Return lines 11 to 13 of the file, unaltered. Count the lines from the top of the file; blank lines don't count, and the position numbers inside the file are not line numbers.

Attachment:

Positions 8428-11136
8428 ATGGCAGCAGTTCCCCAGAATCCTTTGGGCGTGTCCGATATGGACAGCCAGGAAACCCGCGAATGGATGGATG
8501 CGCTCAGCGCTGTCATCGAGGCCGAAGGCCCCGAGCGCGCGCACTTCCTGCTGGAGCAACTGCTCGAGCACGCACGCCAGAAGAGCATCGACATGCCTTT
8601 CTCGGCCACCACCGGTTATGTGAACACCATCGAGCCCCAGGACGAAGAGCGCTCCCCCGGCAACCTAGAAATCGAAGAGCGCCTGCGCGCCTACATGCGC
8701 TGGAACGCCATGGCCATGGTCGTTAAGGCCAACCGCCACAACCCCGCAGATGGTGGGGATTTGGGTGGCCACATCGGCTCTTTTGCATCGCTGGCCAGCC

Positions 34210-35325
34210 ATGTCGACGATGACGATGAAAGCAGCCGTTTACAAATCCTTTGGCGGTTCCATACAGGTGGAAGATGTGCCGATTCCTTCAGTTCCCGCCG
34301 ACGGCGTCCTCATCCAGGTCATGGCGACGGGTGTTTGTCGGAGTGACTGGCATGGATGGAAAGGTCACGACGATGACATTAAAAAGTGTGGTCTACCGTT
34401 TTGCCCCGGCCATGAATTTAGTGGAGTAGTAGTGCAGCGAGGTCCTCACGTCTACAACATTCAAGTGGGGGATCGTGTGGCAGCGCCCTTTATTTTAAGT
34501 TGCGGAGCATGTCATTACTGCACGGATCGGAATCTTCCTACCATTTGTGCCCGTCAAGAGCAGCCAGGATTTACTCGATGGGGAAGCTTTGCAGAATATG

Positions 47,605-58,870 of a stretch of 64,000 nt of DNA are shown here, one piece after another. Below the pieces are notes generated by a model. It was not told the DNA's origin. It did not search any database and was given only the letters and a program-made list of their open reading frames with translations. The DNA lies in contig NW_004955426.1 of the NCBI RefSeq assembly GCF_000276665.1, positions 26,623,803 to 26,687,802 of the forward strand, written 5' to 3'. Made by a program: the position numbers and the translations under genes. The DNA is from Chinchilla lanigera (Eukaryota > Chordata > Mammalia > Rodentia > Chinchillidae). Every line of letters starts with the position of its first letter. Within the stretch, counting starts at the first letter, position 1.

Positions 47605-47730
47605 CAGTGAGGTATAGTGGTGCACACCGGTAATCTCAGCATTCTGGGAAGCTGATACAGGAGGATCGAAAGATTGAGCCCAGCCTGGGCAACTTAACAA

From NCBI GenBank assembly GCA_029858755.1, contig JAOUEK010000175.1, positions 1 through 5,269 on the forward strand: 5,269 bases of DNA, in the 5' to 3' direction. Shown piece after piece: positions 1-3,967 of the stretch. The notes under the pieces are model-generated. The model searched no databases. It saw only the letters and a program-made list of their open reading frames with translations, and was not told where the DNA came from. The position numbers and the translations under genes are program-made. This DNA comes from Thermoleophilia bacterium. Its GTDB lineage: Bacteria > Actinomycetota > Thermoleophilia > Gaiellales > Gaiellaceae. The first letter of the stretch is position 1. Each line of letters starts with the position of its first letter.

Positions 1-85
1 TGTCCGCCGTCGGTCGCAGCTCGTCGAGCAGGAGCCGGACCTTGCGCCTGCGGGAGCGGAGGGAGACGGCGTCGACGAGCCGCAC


Positions 47,605-58,870 of a stretch of 64,000 nt of DNA are shown here, one piece after another. Below the pieces are notes generated by a model. It was not told the DNA's origin. It did not search any database and was given only the letters and a program-made list of their open reading frames with translations. The DNA lies in contig NW_004955426.1 of the NCBI RefSeq assembly GCF_000276665.1, positions 26,623,803 to 26,687,802 of the forward strand, written 5' to 3'. Made by a program: the position numbers and the translations under genes. The DNA is from Chinchilla lanigera (Eukaryota > Chordata > Mammalia > Rodentia > Chinchillidae). Every line of letters starts with the position of its first letter. Within the stretch, counting starts at the first letter, position 1.

Positions 47605-47730
47605 CAGTGAGGTATAGTGGTGCACACCGGTAATCTCAGCATTCTGGGAAGCTGATACAGGAGGATCGAAAGATTGAGCCCAGCCTGGGCAACTTAACAA